Are You Making Mistakes When It Comes to Protecting Your Intellectual Property?
Every business needs to protect what makes it different and what provides it with its earning power. This includes product designs, trade or service marks and patents in relation to inventions of any kind. These forms of intellectual property can be protected by filing applications with the relevant government authority, but this has to be done correctly or the consequences could be significant. What do you need to remember when it comes to filing new applications?
In Whose Name?
An intellectual property filed with the Australian government can be a significant business asset or a liability waiting to happen. Filings for patent, design or trademark protection always start off in the form of an application, but in whose name do you file? This is often a tripwire for well-meaning business owners who try to file these forms on their own. The validity of the registration may depend on whether or not the applicant is deemed to have a legitimate claim to it. Also, questions may be raised as to whether the applicant has a "genuine" intent to make use of the design or trademark.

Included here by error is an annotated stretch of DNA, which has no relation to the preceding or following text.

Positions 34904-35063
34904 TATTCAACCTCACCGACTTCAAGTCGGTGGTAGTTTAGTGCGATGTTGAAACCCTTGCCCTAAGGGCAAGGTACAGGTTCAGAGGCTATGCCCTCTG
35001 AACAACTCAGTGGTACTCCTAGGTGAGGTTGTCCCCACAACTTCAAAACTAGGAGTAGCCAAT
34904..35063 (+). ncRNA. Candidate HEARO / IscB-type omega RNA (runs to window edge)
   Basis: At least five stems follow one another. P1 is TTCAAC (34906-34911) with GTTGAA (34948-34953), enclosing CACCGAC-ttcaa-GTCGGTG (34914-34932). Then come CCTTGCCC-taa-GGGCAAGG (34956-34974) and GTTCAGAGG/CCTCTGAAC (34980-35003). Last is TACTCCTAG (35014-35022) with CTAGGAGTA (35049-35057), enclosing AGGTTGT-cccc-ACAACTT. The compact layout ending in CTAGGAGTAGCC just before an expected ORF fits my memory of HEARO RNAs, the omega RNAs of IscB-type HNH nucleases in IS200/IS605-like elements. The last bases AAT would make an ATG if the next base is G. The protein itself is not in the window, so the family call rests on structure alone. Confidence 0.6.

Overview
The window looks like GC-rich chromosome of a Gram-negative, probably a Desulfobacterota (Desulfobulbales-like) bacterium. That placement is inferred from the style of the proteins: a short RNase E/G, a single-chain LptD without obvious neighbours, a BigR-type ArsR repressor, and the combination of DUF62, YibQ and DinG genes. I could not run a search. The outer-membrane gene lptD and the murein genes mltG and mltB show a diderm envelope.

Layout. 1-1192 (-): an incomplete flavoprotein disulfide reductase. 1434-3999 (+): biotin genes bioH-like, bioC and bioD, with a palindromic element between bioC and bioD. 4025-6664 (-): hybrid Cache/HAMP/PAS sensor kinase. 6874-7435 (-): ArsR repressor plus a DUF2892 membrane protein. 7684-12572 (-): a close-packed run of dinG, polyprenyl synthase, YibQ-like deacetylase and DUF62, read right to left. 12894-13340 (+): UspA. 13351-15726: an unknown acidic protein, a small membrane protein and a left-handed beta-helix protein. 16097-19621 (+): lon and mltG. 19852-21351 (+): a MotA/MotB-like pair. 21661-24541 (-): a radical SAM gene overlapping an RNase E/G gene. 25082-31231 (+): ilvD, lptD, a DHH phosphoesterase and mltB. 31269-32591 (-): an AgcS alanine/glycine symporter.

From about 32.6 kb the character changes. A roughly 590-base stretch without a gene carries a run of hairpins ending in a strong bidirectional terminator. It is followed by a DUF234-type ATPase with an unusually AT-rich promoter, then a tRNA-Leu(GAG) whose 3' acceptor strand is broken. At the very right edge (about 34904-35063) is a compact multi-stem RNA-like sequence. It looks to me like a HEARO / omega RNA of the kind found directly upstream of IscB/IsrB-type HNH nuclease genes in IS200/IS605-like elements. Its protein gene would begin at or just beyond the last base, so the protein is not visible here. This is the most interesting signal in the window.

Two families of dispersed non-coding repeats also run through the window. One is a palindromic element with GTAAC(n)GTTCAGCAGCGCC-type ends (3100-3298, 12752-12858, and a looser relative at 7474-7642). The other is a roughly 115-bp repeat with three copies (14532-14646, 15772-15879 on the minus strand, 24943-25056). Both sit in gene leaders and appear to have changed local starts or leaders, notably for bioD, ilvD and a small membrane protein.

Consider a timeline. You may file to protect your intellectual property now when you are doing business as a sole trader, but what will happen when you incorporate the company in a couple of years' time? Will it be deemed that the company is now the owner, or will it be the individual who initially filed the application? If you're involved in a joint-venture and file an application, what will happen in the future if the venture is no longer active?
The Correct Specification
You must also be very careful when preparing the "specification" of the application itself. This is basically a description of your claim and has to be worded very carefully. It cannot be defined too narrowly. In this case, it could be judged that your application is in fact available to a much wider range of situations and is not "protectable" for your particular purpose.
One of the mistakes people make is to define a trade mark in relation to the provision of goods, when in fact they are actually service providers instead. It's very important to file under the correct class as well, because if an error is made here then the application could be unenforceable or invalid.
It is advisable to get an attorney who specialises in intellectual property and commercial law to help you protect what could be one of your most valuable assets